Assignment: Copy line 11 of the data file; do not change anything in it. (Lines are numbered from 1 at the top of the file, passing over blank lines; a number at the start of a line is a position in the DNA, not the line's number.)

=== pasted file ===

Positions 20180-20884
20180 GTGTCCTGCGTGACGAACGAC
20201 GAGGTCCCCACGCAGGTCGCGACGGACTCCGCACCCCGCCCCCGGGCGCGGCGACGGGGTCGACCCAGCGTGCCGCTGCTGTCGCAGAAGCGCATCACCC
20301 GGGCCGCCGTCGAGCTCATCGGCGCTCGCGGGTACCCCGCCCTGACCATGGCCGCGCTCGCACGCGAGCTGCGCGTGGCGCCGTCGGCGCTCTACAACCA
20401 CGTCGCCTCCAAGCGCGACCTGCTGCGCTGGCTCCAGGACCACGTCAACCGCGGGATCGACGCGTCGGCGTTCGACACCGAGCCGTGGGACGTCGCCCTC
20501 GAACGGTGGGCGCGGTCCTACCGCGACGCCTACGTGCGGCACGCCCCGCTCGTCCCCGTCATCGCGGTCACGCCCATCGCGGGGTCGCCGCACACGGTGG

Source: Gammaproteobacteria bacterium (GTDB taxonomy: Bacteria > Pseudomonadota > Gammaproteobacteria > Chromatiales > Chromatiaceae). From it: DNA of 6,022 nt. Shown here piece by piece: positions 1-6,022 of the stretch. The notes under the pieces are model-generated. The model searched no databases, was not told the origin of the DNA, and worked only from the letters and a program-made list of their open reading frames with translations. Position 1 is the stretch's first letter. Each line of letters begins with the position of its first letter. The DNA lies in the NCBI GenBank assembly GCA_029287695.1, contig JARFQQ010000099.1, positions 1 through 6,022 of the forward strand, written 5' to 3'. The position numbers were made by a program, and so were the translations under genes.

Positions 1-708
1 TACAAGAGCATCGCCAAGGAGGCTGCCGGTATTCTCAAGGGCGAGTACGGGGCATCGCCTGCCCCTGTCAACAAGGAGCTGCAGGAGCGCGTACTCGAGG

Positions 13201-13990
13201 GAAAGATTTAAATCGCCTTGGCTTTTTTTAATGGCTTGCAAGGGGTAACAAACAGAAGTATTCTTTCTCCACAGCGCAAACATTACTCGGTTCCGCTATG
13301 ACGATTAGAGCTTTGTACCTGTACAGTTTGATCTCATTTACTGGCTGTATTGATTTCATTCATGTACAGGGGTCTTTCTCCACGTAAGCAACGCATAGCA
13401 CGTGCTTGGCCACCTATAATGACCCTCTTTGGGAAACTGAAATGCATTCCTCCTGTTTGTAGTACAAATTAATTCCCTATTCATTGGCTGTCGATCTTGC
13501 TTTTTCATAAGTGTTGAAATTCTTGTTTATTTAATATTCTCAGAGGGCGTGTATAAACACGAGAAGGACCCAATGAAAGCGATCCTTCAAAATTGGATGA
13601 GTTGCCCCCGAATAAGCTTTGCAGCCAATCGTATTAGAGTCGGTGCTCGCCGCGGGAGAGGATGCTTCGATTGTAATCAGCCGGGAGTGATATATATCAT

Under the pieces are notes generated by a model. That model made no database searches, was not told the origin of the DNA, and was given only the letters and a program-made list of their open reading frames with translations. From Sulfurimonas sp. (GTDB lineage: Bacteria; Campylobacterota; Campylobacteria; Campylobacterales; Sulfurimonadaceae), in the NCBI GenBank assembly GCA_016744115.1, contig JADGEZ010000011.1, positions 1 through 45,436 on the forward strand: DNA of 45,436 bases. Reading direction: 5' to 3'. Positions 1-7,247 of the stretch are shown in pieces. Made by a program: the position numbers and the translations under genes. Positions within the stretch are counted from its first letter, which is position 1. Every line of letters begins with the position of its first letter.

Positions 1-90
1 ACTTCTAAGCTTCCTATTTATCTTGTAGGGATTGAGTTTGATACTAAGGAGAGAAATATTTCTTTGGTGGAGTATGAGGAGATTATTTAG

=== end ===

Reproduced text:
13201 GAAAGATTTAAATCGCCTTGGCTTTTTTTAATGGCTTGCAAGGGGTAACAAACAGAAGTATTCTTTCTCCACAGCGCAAACATTACTCGGTTCCGCTATG